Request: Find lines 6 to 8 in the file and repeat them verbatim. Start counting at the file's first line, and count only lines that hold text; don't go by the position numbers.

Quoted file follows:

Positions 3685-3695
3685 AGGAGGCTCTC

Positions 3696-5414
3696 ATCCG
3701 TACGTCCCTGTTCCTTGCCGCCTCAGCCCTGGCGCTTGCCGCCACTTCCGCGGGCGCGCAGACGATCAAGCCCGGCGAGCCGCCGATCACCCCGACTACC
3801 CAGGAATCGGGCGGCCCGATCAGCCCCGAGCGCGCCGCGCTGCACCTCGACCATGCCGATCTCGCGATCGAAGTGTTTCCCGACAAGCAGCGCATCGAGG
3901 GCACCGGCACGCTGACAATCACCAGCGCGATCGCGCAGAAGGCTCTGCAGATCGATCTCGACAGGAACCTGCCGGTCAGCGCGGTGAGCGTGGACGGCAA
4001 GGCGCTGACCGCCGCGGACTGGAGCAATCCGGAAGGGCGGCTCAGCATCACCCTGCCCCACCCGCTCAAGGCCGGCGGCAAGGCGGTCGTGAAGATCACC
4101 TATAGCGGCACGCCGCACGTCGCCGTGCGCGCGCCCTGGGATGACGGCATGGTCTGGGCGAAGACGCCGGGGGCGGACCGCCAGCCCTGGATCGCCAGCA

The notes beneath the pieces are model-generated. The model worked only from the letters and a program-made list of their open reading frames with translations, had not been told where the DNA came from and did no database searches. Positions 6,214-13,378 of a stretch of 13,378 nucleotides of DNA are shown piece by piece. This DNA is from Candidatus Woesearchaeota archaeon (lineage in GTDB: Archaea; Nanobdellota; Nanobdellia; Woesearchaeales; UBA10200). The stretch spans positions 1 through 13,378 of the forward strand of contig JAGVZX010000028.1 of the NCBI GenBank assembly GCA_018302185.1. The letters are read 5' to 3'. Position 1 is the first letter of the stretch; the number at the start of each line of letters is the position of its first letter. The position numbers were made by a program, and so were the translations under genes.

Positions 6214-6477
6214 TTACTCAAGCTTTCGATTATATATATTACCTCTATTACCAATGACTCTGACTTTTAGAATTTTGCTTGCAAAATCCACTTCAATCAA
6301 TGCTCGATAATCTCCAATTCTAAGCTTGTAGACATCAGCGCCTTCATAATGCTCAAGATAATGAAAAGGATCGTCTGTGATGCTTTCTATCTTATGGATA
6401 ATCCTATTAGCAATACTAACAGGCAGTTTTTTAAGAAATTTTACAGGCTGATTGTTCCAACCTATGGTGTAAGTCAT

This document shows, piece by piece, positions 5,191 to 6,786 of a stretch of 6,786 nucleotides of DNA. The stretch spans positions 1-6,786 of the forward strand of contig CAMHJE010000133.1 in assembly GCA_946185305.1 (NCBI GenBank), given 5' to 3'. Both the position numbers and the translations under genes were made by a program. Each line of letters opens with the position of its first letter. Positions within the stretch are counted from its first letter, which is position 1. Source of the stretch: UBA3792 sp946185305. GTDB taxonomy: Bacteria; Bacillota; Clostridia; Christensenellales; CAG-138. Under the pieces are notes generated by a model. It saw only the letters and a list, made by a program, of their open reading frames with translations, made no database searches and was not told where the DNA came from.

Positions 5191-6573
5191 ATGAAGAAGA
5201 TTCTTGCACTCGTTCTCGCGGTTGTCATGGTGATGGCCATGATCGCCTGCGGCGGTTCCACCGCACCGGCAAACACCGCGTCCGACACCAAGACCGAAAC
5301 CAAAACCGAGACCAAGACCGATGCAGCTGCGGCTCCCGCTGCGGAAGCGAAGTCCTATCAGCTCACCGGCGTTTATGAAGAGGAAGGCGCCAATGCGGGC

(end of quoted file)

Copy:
3801 CAGGAATCGGGCGGCCCGATCAGCCCCGAGCGCGCCGCGCTGCACCTCGACCATGCCGATCTCGCGATCGAAGTGTTTCCCGACAAGCAGCGCATCGAGG
3901 GCACCGGCACGCTGACAATCACCAGCGCGATCGCGCAGAAGGCTCTGCAGATCGATCTCGACAGGAACCTGCCGGTCAGCGCGGTGAGCGTGGACGGCAA
4001 GGCGCTGACCGCCGCGGACTGGAGCAATCCGGAAGGGCGGCTCAGCATCACCCTGCCCCACCCGCTCAAGGCCGGCGGCAAGGCGGTCGTGAAGATCACC